• Purple Thumb Renovations

Renovation of a 100 Year-Old Attic - Part I

We walked up the stairs and were underwhelmed, to put it mildly.


The space was dark and awkwardly separated in two by cupboards and drawers lined with mismatched contact paper. The type of carpeting typically reserved for office space covered the floor that creaked with every hesitant step we took. The bathroom was so small that when Matthew stepped into the tub I immediately pictured Will Ferrell taking a shower in an "Elf"-sized bathroom. It took weeks of looking at equally underwhelming and overpriced homes for us to finally put an offer on the old 700 square foot house in Embrun.


We knew we needed to put some serious thought into how we were going to renovate this house once we moved in. We needed to start with the attic because it's where the (only) bedroom and bathroom were, but ultimately we weren't going to know what was possible until we started taking it apart.


Demolition took weeks. Three weeks, to be exact. Four full-sized dumpsters later we were left with one large open space. We took everything out, including all of the built-in storage. We were blown away by how many layers of wood we tore off. It was obvious they kept building over whatever material was already there instead of replacing it. It made for a lot of work, but in the end it paid off.



Aside from the few inches gained in the bedroom, we gained half a foot of head space in the bathroom where we needed it the most. We also uncovered a few original elements we knew we wanted to incorporate in to the new design.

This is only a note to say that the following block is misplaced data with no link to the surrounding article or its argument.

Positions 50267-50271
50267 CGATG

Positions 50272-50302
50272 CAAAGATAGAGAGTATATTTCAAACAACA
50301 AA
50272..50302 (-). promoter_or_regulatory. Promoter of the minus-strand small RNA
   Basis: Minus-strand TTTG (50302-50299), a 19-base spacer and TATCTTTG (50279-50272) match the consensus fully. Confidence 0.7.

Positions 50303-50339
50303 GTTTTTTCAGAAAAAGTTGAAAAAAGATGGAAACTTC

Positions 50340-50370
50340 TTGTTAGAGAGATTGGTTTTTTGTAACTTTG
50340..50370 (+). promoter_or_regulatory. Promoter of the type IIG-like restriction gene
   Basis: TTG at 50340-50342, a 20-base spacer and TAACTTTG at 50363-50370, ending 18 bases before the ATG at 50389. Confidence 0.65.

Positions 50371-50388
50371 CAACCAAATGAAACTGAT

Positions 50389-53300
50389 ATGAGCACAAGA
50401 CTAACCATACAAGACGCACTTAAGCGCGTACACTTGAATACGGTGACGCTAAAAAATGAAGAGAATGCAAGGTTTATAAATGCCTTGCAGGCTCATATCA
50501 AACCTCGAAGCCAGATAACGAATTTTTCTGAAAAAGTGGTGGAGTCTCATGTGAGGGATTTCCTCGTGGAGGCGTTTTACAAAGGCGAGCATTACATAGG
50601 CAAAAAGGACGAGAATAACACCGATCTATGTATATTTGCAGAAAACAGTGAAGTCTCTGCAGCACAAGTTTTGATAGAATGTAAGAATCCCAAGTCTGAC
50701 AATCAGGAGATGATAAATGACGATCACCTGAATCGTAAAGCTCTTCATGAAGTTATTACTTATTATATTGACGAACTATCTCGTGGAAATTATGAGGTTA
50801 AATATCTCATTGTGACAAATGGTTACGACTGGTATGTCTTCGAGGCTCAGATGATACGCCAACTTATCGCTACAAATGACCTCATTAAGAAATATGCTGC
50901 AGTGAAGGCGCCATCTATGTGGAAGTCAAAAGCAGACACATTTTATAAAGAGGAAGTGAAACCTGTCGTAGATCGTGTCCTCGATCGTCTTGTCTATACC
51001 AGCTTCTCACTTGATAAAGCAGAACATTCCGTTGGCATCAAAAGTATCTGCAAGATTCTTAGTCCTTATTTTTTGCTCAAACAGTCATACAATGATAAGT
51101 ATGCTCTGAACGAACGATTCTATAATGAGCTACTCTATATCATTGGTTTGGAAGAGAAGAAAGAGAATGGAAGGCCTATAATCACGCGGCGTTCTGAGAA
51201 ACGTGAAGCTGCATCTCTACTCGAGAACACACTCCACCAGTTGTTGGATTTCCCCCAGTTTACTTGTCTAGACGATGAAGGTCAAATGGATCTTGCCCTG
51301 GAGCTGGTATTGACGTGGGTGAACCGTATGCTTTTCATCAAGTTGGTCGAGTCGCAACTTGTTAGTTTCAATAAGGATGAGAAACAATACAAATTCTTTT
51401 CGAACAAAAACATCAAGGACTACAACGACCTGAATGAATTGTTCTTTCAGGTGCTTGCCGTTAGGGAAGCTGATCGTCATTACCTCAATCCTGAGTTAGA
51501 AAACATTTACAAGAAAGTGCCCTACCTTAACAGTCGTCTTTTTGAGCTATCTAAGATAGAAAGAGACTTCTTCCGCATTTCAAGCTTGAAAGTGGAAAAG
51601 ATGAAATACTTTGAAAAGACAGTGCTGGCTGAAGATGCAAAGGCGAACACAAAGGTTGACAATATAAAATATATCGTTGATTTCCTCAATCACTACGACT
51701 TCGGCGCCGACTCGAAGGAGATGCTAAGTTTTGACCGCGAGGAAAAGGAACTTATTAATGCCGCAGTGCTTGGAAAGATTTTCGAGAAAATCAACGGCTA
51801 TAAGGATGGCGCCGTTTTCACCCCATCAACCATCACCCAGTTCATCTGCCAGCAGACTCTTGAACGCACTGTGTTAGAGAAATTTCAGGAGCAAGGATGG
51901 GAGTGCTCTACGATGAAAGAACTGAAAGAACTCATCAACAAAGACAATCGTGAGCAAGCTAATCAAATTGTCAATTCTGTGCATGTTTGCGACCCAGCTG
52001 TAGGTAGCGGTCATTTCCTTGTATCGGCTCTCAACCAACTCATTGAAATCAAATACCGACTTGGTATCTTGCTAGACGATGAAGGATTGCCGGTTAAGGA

• The original collar ties for the rafters were in great shape and would add a cool architectural element.

  • The tongue and groove wood planks behind the drywall were so brittle we lost most of them, but we managed to keep one section intact.

  • We saved some of the newspapers - all dated between 1919 and 1922 - that were used to keep the insulation in place.

With the demolition out of the way, we needed to deal with all of the deficiencies. Nothing was level or plumb, so we started by levelling the floor and reframing the walls, storage areas, and door opening. We knew storage was going to be important since we weren't going to be able to fit a dresser, so we maximized the dead space in the walls and built a closet for hanging clothes under the window. We widened the bathroom by a foot to give us the room we needed for a larger vanity, and moved the opening to accommodate a sliding door. Finally, we framed what would be one of the coolest features of the new attic - the stair railing.



Now, we were ready to start the fun part!